Terrified face of a doomed innocent- in one of the most infamous miscarriages of justice in British legal history, Timothy Evans was convicted of the murder of his wife and daughter, and in 1950 hanged.

Upon discovery of the additional three bodies three years later, the investigating detectives initially asserted that they were confident there was no connection between these bodies and the murders that had occurred in the same house in 1949. However, after yet another body was uncovered beneath some floorboards the following day, newspapers reported that the police were vigorously seeking John Christie, who had abruptly vacated his ground floor lodgings at Rillington Place a week prior.



Christie had not ventured far and had been lodging at a guest house in King’s Cross. Yet, upon the news of the bodies becoming public, one of which was soon identified as that of his wife, he began wandering around London, spending nights in the open and frequenting cafes. Despite managing to elude capture for several days, Christie was eventually apprehended by a policeman on 31st March 1953, found gazing into the Thames near Putney Bridge. On his disheveled person, he carried only a few coins, his identity card, and an old newspaper clipping about Timothy Evans.

The back room at 10 Rillington Place, Notting Hill, London, where John Christie hid one of his murder victims.

On June 22nd 1953 Christie’s trial began at the Central Criminal Court during which he admitted that he had killed his wife and six other women including Mrs Evans. Essentially he had murdered the women between 1943 and 1953, usually by strangling them after he had made them unconscious with domestic gas. He then raped them as they lay there, unconscious.


At one point in the trial Mr Justice Finnemore, said: ‘it has been made quite plain by Inspector Griffin and Mr Curtis-Bennett that there is no suggestion that anybody other than Evans killed the child’. In his closing speech Sir Lionel Heald who had led the prosecution but was also the Attorney-General said ‘I think you [members of the jury] will understand how, especially in my position…in a governmental position — it is most important that nothing avoidable should be said in Court which might cast an unjustified reflection on the administration of justice..’. Christie’s defence of insanity failed and he was found guilty and sentenced to death.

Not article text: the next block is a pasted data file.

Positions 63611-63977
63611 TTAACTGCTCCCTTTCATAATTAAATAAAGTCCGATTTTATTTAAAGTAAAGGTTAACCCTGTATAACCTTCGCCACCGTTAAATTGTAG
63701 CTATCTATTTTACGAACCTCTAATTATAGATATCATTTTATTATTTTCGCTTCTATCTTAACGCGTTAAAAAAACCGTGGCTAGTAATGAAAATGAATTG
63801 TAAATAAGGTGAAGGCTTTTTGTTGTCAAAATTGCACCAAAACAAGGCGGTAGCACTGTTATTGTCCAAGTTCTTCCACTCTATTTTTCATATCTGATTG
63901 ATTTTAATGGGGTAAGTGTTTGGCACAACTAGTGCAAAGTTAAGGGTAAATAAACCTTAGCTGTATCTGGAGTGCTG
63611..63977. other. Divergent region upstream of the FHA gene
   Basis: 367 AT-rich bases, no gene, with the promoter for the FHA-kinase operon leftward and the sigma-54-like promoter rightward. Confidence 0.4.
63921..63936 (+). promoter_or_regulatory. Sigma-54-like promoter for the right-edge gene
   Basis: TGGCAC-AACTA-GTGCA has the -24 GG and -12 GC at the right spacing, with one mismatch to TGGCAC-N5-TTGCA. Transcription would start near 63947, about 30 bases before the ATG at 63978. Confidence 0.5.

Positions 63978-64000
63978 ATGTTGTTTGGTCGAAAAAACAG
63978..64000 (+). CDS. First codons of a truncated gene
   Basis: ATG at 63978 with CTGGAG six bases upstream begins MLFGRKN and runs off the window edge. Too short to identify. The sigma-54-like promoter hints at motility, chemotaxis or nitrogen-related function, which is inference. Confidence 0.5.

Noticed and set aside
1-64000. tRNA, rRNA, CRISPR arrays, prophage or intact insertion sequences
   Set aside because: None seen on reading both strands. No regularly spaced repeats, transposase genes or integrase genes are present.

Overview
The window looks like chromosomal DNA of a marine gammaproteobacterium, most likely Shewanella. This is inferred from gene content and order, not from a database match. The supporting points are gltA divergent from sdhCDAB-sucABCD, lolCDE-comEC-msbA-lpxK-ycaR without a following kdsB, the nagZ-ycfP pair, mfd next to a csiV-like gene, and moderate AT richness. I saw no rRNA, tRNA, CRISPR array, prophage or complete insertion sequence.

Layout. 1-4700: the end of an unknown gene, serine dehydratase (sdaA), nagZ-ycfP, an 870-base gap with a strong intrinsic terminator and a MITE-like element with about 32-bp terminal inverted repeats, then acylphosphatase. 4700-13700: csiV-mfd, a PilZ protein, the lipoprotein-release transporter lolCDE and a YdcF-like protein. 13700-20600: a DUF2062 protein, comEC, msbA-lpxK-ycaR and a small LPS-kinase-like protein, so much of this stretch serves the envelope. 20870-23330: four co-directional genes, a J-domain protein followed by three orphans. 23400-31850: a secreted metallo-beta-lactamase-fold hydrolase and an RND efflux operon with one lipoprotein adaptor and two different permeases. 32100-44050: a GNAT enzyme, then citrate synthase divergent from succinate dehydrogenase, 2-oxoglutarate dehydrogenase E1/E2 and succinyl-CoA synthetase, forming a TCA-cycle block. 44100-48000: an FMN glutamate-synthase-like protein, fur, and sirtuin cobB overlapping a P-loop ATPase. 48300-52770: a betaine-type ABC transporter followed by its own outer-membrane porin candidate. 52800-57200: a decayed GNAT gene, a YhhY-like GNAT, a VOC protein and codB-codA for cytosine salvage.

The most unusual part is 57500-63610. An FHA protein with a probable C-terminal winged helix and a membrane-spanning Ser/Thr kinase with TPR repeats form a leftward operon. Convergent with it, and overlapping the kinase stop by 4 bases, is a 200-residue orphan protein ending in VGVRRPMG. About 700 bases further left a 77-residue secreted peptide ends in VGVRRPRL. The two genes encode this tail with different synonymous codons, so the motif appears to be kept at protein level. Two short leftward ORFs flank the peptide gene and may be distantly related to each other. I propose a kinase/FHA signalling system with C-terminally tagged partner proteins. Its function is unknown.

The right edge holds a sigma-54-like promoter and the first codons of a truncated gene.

John Christie arriving at Magistrates Court 1953

Despite the assertions of former and current Home Secretaries regarding the improbability of a wrongful conviction for murder, a palpable unease emerged regarding the possibility that Timothy Evans had been executed for a crime he did not commit. This cast doubt on the public's confidence in the infallibility of the justice system in cases of murder.



Under the direction of Home Secretary Maxwell-Fyfe, an inquiry was commissioned to investigate the potential miscarriage of justice, chaired by John Scott Henderson QC. However, in a scenario typical of Establishment response, the priority seemed to be reassuring the public of the absence of any error in Evans' conviction, rather than a genuine pursuit of truth. The inquiry, constrained to a mere week in duration (decreed to conclude before Christie's execution), swiftly concluded that Evans was indeed guilty of both murders.